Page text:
Thursday, October 31, 2013

Halloween 2013

The skies are cloudy with an big rain storm coming in - the kids are hoping to collect their candy loot before the rainfall, but the cloudy skies give the night a nice eerie backdrop.
Reed (Harry Potter) and his friend Chiron (Hermione Granger) posing with "Wands at the Ready!" before they hit the streets for trick-or-treating.  Reed read the entire Harry Potter series this year and was excited to dress as Harry using a robe I made for Clay's Grim Reaper costume a few years ago (sewing the sleeves smaller), and also a Gryffindor tie he made in the H.P. class at co-op, and of course taped-up glasses.  He even has "I must not tell lies" written in red ink on his hand (he's been planning this costume nearly the whole year):
Clay and his friend Solomon decided to be the main character's from Dr. Horrible's Sing-along Blog.  Clay is the self-centered hero Captain Hammer.  And Solomon is, of course, the lovable villain, Dr. Horrible.  If you haven't seen this movie, you must watch it - it's on netflix, and only about 45 minutes long.  Anyhow, their costumes were fun and they did a really good job on them!
Everyone is off trick-or-treating now, ZB and I are having a quiet night at home, very nice!  Happy Halloween!

In the Halloween Spirit

Wednesday was our homeschool co-op's annual Halloween Party - great fun as always!  All of the co-op parents are asked to help out somehow.  I set up a craft table making Autumn mandalas, a great craft idea from the Twig and Toadstool blog.  We used old CD's from the thrift store and sharpie'd simple designs on them.  Then glued section by section and sprinkled each section with seeds or spices.
  The big kids made really cool designs.  The younger kids liked to draw and then smear glue and a mix of seeds/spices over the whole thing - very abstract :)  We used turmeric, paprika, dill seeds and poppy seeds.
I brought the set-up again this year for the "Donut-on-a-string" game, but since we're not doing sugar or grains, I didn't want to actually run it!  However, Reed had no such dilemma, and gobbled down his donut pretty quickly!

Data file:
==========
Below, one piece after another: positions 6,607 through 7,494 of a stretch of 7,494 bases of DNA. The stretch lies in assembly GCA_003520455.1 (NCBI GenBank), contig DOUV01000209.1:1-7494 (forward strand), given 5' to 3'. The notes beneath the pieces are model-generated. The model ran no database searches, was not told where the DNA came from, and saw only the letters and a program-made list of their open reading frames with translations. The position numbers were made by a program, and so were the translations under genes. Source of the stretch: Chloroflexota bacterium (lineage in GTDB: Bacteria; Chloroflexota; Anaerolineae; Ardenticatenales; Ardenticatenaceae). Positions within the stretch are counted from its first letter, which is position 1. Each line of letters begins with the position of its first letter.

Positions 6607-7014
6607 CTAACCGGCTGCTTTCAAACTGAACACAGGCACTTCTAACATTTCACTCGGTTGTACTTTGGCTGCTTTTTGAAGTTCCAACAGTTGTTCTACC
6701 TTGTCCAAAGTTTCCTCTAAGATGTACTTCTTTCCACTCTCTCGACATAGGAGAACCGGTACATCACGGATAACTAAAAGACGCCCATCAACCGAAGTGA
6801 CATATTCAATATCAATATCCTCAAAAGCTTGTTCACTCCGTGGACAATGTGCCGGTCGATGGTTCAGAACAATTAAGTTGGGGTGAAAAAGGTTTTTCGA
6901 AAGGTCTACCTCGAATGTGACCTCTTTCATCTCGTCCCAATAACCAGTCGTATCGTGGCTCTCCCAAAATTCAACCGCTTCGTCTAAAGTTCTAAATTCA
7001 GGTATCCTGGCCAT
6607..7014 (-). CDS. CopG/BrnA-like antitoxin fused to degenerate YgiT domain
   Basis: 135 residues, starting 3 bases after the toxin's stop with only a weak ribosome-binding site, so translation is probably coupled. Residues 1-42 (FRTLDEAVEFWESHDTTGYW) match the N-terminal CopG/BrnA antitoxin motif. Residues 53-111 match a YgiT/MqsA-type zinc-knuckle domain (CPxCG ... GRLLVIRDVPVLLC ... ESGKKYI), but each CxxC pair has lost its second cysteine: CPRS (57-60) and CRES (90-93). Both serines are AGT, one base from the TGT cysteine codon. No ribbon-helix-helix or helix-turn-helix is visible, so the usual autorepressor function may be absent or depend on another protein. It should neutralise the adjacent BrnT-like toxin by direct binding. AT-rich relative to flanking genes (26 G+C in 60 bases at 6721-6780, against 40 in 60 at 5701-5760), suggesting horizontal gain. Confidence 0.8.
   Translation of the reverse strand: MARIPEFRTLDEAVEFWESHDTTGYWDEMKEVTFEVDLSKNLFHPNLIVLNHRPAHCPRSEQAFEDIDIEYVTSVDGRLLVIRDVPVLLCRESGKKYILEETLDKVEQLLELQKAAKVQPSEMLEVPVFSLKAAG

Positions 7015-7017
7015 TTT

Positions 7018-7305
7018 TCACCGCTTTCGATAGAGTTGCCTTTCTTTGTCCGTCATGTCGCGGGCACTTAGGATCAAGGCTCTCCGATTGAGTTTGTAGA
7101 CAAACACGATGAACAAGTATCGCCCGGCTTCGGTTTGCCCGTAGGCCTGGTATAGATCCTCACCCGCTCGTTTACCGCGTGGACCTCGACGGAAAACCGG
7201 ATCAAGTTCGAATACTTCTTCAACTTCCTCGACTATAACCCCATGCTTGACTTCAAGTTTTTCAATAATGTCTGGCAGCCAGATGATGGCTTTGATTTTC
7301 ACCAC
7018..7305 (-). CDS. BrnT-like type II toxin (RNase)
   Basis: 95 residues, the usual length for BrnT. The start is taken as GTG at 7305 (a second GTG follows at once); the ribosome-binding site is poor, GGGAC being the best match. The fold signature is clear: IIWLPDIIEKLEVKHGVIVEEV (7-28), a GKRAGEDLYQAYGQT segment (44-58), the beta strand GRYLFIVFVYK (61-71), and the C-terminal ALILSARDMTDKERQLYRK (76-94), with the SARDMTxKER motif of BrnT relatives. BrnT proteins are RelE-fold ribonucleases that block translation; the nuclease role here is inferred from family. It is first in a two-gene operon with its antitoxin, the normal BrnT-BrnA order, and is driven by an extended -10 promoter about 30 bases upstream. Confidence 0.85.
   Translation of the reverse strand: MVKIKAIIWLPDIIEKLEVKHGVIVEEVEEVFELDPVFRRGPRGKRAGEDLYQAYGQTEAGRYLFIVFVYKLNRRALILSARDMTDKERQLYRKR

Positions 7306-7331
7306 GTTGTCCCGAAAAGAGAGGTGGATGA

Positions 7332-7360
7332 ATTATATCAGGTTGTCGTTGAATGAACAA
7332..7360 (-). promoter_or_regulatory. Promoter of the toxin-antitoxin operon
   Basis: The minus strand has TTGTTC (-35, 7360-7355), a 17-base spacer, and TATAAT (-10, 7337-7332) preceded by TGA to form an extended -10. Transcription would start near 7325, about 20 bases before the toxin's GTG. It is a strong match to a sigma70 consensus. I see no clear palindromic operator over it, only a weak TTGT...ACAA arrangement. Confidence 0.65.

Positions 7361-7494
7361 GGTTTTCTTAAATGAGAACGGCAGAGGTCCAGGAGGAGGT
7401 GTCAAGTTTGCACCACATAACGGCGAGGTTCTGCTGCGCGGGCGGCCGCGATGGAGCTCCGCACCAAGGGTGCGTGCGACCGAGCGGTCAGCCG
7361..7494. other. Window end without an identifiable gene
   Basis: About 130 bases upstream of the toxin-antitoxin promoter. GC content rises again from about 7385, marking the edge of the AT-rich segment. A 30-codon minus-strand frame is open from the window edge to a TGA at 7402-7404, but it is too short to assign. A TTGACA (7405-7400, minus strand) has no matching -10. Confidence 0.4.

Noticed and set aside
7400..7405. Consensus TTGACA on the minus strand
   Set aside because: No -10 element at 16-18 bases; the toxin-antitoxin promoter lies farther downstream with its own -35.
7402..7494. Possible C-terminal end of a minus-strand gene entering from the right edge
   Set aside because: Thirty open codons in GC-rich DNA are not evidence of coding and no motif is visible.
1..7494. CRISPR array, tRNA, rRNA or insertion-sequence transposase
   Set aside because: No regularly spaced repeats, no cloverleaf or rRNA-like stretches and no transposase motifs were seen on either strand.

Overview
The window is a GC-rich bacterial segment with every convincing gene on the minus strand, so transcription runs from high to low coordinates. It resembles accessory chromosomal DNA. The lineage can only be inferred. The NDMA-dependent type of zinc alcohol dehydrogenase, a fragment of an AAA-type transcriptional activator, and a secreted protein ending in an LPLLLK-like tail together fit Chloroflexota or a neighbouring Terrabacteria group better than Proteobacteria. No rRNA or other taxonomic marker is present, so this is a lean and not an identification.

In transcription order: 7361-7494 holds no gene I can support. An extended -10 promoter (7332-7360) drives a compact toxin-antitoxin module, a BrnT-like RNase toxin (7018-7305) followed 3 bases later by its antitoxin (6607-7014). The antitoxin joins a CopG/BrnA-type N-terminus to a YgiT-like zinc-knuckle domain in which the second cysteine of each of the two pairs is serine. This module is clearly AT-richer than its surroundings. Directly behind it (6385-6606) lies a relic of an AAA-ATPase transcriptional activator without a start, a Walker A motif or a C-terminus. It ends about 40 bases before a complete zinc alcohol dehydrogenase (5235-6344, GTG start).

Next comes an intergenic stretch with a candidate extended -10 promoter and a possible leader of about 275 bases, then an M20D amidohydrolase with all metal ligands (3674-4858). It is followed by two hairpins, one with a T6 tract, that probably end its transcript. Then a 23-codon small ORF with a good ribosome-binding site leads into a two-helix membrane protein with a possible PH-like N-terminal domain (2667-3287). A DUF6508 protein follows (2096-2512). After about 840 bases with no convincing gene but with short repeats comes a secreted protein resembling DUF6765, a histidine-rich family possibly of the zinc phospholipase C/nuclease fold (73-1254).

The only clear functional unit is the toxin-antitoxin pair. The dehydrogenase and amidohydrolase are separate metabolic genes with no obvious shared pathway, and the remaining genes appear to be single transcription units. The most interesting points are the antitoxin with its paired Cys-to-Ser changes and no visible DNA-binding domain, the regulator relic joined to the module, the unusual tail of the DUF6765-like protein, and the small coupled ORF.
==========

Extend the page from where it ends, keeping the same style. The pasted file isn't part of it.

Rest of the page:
ZB escaped the party chaos, to the lobby of the venue with a couple other toddlers and had a fun time, none-the-less:
Back at home, our garden is taking a rare break (well, mostly).  I covered the beds with Fall greens planted over with netting, and opened the gates for the chickens to come in!  I sprinkled a bit of chicken food in the garden beds to prompt the ladies to start scratching.  This will not only get the beds fertilized on the spot, but also they will dig out bugs that may be hiding out awaiting next Spring's planting.  Happy chickens!

Monday, October 28, 2013

Hammer Time

Look at these two-year-olds go with their hammers!  ZB and her friend, Jude made "Junk-O-Lanterns" today.  This is also what I did with my 3-5yo art class in homeschool co-op this morning, and there were lots of leftover junk drawer supplies.  This was the perfect material for the kids to practice their hammer skills - I could just poke a nail in, and the little ones could pound it right in without worrying about bending the nail, or have to have anyone hold it in place.  Very satisfying for them!  And a sweet finished product :)